Gonzales, here we come!
July 5, 2005

Tucked inside miles of beautiful farmland and vineyards in Gonzales, California is a 22 acre farm owned and operated by John Metzer.

It all started years earlier when his father, a teacher by trade, began breeding ducks and geese as a hobby. John earned a degree in Animal Science from UC Davis and opened Metzer Farms in 1978. The rest is history in the making.

John Metzer
John Metzer, owner of Metzer Farms

All about the ducks
There are about 10,000 duck breeders and 2,000 goose breeders on the farm.

Thousands of ducklings and geese are hatched every day. It's an impressive production requiring several types of equipment and many steps. Metzer Farms currently employs 18 people to help with the day to day operations.

The ducks are housed in several areas, with the largest numbers kept in a large greenhouse-like structure called a laying house. There is no swimming water, since it makes it easier to keep their living quarters clean. A mixture of straw and wood shavings is used for bedding.

Ducks    Ducks
Ducks inside a laying house, note the nesting boxes in rows on the left

The ratio of ducks is one male per every five females. Because the female's body forms yolk required for each egg, this typically drains the color from their beaks, making it easier to differentiate them from the males.

Ducks drink from large nipple waterers and nest in open boxes, neatly arranged in rows. Geese nest outdoors and require more privacy for egg laying so they are provided with tent-shaped nesting huts. They drink from a different kind of device called a bell waterer.

Geese need more privacy to lay their eggs

Geese use nesting huts and bell waterers

Eggs for days!
John showed us several aspects of egg production. Before we were allowed into the hatchery, we were asked to dip our shoes into a sterilizing solution.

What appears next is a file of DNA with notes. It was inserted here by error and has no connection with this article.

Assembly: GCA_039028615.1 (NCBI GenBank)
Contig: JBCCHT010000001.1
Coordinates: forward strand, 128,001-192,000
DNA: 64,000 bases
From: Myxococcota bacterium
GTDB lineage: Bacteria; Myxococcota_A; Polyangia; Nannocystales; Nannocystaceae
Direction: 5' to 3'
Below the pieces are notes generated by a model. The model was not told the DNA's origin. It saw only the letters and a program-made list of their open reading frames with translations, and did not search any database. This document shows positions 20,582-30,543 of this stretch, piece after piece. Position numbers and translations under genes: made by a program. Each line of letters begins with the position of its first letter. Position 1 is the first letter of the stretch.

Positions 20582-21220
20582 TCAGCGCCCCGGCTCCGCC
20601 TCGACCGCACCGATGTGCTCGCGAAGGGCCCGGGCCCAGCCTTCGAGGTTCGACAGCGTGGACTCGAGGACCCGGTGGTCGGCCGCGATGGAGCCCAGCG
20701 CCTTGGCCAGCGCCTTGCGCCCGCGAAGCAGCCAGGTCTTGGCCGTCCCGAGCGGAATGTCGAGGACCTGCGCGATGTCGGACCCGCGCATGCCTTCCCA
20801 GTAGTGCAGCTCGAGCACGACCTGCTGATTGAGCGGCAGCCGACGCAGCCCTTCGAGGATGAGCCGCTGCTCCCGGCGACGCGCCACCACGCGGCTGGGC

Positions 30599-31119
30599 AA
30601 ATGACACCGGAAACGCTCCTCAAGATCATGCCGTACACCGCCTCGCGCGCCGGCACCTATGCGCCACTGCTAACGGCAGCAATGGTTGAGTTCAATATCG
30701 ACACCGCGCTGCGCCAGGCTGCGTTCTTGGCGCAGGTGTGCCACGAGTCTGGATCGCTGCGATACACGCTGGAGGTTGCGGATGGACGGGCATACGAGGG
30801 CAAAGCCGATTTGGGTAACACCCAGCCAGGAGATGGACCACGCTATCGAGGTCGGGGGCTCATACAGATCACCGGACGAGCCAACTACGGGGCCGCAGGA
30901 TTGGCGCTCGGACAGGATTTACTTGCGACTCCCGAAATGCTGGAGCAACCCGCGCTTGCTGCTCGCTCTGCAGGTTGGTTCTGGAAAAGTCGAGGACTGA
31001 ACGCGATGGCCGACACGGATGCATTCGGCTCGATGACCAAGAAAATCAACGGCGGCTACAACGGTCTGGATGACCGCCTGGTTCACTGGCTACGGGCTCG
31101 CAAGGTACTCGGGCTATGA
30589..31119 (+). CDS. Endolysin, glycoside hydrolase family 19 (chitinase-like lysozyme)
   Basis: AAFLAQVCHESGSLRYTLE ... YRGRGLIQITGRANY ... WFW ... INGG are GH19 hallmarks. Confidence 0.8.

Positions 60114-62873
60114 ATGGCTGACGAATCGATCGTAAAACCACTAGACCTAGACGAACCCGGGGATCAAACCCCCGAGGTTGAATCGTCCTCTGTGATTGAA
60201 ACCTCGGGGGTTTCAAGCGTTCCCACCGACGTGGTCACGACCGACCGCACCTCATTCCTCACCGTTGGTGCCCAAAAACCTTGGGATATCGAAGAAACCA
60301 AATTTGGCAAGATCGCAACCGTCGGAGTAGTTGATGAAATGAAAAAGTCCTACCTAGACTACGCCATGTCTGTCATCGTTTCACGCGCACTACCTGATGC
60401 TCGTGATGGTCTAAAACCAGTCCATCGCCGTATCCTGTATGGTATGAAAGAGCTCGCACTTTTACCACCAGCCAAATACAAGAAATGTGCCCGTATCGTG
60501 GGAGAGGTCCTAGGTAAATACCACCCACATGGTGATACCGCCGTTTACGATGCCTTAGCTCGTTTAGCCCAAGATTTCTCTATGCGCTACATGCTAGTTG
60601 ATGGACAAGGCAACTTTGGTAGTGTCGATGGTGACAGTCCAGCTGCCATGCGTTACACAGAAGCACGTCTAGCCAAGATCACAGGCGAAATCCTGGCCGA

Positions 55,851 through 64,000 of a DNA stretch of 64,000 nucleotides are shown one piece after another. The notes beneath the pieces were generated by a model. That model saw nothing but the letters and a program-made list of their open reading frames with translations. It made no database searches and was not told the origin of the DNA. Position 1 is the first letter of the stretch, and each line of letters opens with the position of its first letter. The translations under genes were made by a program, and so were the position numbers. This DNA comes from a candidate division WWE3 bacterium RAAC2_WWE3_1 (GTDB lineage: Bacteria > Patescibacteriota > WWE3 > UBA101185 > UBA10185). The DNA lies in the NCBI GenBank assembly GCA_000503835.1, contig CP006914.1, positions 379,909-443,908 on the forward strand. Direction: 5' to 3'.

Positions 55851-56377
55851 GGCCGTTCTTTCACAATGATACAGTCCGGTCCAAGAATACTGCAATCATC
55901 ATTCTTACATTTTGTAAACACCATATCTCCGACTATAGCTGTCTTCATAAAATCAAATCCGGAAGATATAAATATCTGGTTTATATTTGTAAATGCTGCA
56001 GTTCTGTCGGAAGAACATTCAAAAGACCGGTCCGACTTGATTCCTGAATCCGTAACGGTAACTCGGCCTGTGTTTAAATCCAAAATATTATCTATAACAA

There are a number of large rooms that serve different purposes. Some house incubators, another is where candling is done, some are used for hatching, some for storage and others for preparation of craft eggs. Everything is kept very clean to prevent bacteria growth.

Metzer Farms
One of several buildings that house Metzer Farms hatchery and incubation

Every day the eggs are collected from the laying houses and put into large redwood incubators, which are much bigger than an average refrigerator. Inside the incubators are pull-out shelves.

After a week, the eggs are carefully removed one shelf at a time for candling. In a darkened room the trays are placed on a light box which illuminates the eggs from underneath.

Candling eggs
Candling eggs to see if they are fertile

A bright light is passed over the tops of the eggs. Infertile eggs are either blown out (for craft use) or disposed of. Fertile eggs are returned to the incubator where they will remain in 99.5° heat for another 3 weeks or so. Metzer Farms candles about 25,000 eggs every week.

Incubator    Paddlewheel
John shows us some of his egg incubators and how a paddlewheel works to circulate the heat

One of the older incubators John uses has what's called a paddlewheel inside. The air is circulated by large wheels turning inside the incubator. The other incubators use more modern incubation technology, but John says they both work very well.

One of the eggs in production

A crafter's dream
Goose eggs are also an important part of the business. With crafters and hobbyists demanding large eggs for projects, John has an entire room dedicated to preparing infertile goose eggs.

After waiting a week to allow the yolk to thin, a small hole is hand-drilled into the top of each egg. From there they go onto a machine that looks like a row of sharp spikes. The eggs are placed hole-first over the spikes where the yolks are blown out.

Egg blowing machine    Goose eggs
John explains how goose eggs are processed for craft use